Guatemala City: Guatemalan authorities have arrested former president Alvaro Colom on corruption charges, along with 10 members of his 2008-2012 government, including the current chairman of scandal-hit Oxfam International, officials said.
Colom, 66, was taken into custody at his home in an upmarket district of the capital, the head of the special anti-graft prosecution unit, Juan Francisco Sandoval, told AFP yesterday.
Also arrested was Juan Alberto Fuentes Knight, a former finance minister and current chairman of Oxfam International, the British-based charity rocked by accusations of sexual misconduct and exploitation by some staff members in Haiti, Chad and South Sudan.
There was no suggestion of any link between the Guatemala graft accusations and the scandal engulfing Oxfam.
The allegations against Colom and his former ministers related to graft in the public transport system.
The ex-president told reporters as he was brought to the main court building in Guatemala City that he was confident of being exonerated.
“I am certain this will turn out without foundation … For us, everything is legal,” Colom said.
“I am confident that everything we did was correct,” he said, speaking calmly and wearing a dark blue suit.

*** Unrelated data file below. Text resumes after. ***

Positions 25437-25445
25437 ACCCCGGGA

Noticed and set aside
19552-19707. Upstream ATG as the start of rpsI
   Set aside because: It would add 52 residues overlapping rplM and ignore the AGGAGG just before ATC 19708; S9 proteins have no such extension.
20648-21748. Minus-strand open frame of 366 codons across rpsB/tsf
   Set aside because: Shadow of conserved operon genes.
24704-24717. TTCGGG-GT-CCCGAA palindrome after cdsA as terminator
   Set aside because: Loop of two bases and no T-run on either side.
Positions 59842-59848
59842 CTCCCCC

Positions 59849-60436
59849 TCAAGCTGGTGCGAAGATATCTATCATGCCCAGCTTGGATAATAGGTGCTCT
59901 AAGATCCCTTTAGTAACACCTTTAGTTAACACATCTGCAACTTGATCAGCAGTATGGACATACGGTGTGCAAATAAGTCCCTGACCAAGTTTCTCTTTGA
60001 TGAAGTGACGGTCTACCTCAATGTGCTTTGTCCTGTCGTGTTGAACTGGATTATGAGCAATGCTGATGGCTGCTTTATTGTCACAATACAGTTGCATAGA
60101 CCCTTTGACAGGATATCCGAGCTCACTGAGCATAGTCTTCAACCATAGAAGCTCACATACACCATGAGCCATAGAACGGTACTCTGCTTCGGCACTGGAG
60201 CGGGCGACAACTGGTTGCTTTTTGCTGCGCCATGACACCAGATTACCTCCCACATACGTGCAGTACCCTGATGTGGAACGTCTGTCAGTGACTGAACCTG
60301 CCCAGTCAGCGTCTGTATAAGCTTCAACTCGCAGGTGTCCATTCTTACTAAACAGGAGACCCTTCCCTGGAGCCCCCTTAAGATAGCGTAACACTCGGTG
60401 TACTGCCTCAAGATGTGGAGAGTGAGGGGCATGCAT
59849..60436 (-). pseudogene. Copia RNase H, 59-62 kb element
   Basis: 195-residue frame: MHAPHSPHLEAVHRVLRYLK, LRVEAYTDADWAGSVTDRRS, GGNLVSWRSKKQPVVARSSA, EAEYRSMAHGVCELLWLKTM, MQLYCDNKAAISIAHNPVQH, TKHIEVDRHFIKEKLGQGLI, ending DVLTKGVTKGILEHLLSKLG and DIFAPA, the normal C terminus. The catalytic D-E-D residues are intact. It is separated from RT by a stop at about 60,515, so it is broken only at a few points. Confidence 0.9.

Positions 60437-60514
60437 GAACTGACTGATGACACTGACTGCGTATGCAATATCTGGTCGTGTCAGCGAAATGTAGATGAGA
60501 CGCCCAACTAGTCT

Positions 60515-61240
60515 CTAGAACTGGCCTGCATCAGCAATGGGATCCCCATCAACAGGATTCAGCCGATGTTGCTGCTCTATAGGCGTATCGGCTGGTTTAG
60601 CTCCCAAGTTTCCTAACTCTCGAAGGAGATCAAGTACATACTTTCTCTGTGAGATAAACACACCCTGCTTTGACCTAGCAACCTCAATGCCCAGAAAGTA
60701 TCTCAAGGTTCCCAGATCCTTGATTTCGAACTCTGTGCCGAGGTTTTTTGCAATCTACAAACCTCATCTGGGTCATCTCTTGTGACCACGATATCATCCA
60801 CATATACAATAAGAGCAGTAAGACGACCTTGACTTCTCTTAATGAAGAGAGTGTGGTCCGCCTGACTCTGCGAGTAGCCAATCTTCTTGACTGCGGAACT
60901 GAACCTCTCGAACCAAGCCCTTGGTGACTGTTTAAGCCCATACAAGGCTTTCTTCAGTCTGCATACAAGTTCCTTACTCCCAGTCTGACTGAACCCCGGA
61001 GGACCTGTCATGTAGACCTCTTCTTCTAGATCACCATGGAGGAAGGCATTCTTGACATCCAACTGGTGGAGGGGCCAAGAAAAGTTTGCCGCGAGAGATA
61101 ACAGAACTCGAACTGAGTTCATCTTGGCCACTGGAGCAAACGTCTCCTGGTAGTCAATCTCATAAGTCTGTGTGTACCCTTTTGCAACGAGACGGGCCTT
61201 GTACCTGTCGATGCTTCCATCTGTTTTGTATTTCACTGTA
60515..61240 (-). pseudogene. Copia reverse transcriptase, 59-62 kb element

The judge hearing the case said a decision would be announced February 23 as to whether the matter would go to trial.
Colom was in power for four years from 2008.
He was succeeded in 2012 by Oscar Perez, who is in jail pending trial over a separate corruption scandal.
Guatemala’s current president, Jimmy Morales, was elected in 2015 on his promise to clean up rampant graft in the Central American country. But he too has come under scrutiny for suspected wrongdoing.
Last month, the country’s chief prosecutor, Thelma Aldana, said she did not see Morales “as an ally in the fight against corruption.”
Morales triggered a public and political backlash last year when he tried to boot out the Colombian head of a UN-backed anti-corruption body that has been instrumental in bringing scrutiny to bear on graft cases in the country.
Colom and the 10 other suspects are accused of fraud and embezzlement in the 2009 purchase of hundreds of buses to ply routes in the capital, Sandoval said.
Four companies were given 25-year government contracts to run the services. The buses were allegedly bought at inflated prices.
The original plan called for purchasing 3,500 buses, but in the end only 400 were delivered, and of those only 50 are running, according to Citizens Action, a Guatemalan group linked to the watchdog Transparency International.
Also in 2009, Colom’s party, the centre-left National Unity of Hope party, tried to pass a law exempting the transaction from taxes.
Colom and the nine ministers and one deputy minister arrested signed the deal setting up the transport system, baptised TransUrbano.
The former ministers include those who held portfolios for finance, governance, education, defence, labour, health and environment.